Stay on target
For too long the definition of “Game of the Year” has been unfairly narrow. How boring is it to see every website shower the same stale AAA games with praise at the end of each holiday season? So at Geek.com, we’re doing what we can to put a stop to this in Game of the Year, a new column celebrating worthy alternative picks for the year’s greatest game regardless of genre, platform, year of release, or even quality. Here, any game can be Game of the Year!
Recently the world lost a great actor. Bill Paxton passed away on February 25 at the age of 61. You probably remember Paxton from beloved James Cameron films like The Terminator, Aliens, True Lies, and Titanic. Or maybe you’re a Twister or Apollo 13 fan. Heck, he was even a part of the Marvel Cinematic Universe. He played villainous Hydra spy John Garrett in the first season of Agents of S.H.I.E.L.D. Just don’t confuse him with Bill Pullman.
This week’s game of the year celebrates Bill Paxton’s contribution to video games. No, we’re not talking about his parts in Call of Duty: Advanced Warfare or Sewer Shark. This week’s game of the year is the 2015 film The Gamechangers, starring Paxton as famous real-life video game villain Jack Thompson.
Jack Thompson’s failed crusade against video games is practically gamer folklore at this point but here’s a recap. Throughout the 1990s Thompson, a Christian conservative Florida lawyer, spent his time going after rap groups and Clinton allies he believed were obscene. He eventually turned his attention to toward video games, especially the super violent, super popular Grand Theft Auto games from Rockstar. This reached a breaking point once the secret sex minigame inside GTA: San Andreas was discovered and the game was reclassified as Adults Only.
Around the same time there was a lot of concern in the gaming industry surrounding legislation trying to limit the sales of violent games to children in draconian ways beyond the industry’s own ESRB ratings. But the legislation failed, a Supreme Court ruling made games protected speech like any other art form, Rockstar continued to make a ton of cash, and Thompson was permanently disbarred for being an incompetent lawyer. Everything worked out. Frankly, the worse thing Thompson ultimately accomplished was causing GamerGate idiots to brand anyway who talks about actual problems in games as Thompson analogues.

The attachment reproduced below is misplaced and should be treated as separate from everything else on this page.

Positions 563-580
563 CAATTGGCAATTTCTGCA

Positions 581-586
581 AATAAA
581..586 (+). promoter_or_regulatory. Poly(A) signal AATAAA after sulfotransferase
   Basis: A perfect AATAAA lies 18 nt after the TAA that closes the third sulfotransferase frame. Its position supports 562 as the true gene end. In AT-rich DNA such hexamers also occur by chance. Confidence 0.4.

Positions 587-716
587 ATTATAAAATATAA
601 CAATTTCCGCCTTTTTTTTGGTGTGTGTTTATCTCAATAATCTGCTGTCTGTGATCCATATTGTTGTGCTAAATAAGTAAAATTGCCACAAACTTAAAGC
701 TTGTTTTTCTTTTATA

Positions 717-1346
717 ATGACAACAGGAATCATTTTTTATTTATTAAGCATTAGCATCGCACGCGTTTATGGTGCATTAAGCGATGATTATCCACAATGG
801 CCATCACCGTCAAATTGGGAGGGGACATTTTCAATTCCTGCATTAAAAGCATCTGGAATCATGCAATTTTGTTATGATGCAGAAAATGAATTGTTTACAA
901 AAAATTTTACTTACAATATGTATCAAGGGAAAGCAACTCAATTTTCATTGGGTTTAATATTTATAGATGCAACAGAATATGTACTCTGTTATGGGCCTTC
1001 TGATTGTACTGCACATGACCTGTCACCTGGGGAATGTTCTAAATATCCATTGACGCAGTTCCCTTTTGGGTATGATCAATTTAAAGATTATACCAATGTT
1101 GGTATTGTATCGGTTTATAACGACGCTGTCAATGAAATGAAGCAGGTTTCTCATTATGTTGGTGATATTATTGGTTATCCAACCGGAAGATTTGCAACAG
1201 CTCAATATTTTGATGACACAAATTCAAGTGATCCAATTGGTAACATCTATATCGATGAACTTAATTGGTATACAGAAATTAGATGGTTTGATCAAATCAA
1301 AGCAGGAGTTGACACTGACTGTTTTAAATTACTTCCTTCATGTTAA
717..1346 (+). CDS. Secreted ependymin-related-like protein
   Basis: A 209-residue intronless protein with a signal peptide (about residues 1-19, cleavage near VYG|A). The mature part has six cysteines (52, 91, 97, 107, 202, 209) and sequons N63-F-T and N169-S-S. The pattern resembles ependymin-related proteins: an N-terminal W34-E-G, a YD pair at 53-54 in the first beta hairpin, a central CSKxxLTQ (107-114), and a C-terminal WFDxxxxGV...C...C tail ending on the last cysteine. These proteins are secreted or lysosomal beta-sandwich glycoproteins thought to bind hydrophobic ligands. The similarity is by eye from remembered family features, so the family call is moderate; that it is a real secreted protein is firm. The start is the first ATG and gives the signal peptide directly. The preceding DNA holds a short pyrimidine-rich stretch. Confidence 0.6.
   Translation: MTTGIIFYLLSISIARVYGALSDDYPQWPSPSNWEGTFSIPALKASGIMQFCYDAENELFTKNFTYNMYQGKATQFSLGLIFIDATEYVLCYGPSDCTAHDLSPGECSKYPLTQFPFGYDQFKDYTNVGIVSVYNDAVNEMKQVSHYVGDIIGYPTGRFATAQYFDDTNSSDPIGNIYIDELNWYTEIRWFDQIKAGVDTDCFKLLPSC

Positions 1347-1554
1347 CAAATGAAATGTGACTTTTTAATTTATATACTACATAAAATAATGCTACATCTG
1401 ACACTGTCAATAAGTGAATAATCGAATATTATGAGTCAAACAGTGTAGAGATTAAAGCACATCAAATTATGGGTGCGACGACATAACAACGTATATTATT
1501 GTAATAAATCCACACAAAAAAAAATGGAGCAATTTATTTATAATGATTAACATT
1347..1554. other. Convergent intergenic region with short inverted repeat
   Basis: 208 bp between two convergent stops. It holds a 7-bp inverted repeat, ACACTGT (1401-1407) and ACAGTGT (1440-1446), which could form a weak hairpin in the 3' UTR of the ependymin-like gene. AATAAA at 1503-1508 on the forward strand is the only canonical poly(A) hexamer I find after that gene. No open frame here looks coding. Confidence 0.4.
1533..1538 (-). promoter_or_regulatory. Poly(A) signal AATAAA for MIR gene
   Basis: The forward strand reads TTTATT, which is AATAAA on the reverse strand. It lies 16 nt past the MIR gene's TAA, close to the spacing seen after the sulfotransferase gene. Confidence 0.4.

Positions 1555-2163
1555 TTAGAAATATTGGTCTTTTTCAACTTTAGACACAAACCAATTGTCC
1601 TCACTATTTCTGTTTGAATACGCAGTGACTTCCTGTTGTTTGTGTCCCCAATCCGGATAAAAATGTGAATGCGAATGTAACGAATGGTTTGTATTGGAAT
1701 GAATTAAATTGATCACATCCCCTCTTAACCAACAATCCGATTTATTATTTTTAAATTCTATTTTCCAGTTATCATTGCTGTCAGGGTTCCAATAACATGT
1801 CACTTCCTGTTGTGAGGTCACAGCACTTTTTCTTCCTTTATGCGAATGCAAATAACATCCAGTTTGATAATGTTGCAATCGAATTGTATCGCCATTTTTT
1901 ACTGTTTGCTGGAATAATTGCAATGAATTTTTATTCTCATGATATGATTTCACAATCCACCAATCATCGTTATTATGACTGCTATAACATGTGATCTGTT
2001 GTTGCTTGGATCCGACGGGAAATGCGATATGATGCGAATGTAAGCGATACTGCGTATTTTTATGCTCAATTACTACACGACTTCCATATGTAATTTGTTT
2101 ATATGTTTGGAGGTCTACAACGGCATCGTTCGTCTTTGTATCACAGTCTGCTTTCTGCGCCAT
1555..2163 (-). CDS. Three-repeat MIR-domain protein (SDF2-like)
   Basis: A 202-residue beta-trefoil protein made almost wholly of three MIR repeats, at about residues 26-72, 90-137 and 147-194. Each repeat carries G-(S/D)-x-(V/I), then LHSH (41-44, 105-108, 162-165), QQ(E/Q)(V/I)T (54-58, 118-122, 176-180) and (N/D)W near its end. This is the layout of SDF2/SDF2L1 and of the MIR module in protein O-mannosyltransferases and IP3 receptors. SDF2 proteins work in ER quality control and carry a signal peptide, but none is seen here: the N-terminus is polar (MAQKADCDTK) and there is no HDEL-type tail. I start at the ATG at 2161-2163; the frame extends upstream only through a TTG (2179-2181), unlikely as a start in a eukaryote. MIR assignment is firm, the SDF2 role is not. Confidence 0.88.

The Gamechangers is a BBC made-for-TV version of this story, and it’s pretty cheesy in a very made-for-TV kind of way. It’s lurid exaggeration like Law & Order, but instead of being ripped from the headlines it just is the headline. Shots of a teenager going on a killing spree after playing GTA are framed like a play session of GTA itself. Rockstar co-founder Sam House, the film’s other lead, does research for San Andreas by hanging out in “the hood” and later sees the world literally turn into GTA around him. Gamers might appreciate offhand references to the development of other Rockstar games like Bully and Manhunt 2. But when a major plot point hinged on Rockstar Games Presents Table Tennis of all games I nearly fell out of my chair laughing.
The one thing that makes The Gamechangers at least a more intriguing piece of made-for-TV schlock is the acting. Bill Paxton imbues Jack Thompson with more sympathy than that hack deserves quite frankly. Meanwhile, Daniel Radcliffe plays Sam Houser as this twitchy, bratty boy genius who comes across as “What if Mark Zuckerberg was a British white dude really into gangster movies and urban culture for some grating reason?” But apparently that’s not too far off from the real guy. Radcliffe’s post-Harry Potter film choices continue to be super fascinating. The man played a faring corpse and did a spectacular job!
The gaming world is in a different place than it was in 2005, and not just because Jack Thompson thankfully vanished from the face of the Earth. Rockstar still makes violent games, but it seems like the company has gone from teenagers purposefully trying to get a rise out of squares to talented but grumpy millionaires. Call it the South Park path. Meanwhile, games like Red Dead Redemption and its upcoming sequel attempt to have more soul than the satire GTA settles for. And because of that Supreme Court ruling, no one has anything to fear about these games being “banned” or “censored.”
So The Gamechangers represents an interesting time capsule of gaming’s not-too-distant past in the broader culture. Track it down if you can and enjoy this cinematic Game of the Year. RIP Bill Paxton.
Check back next week to read about the next Game of the Year!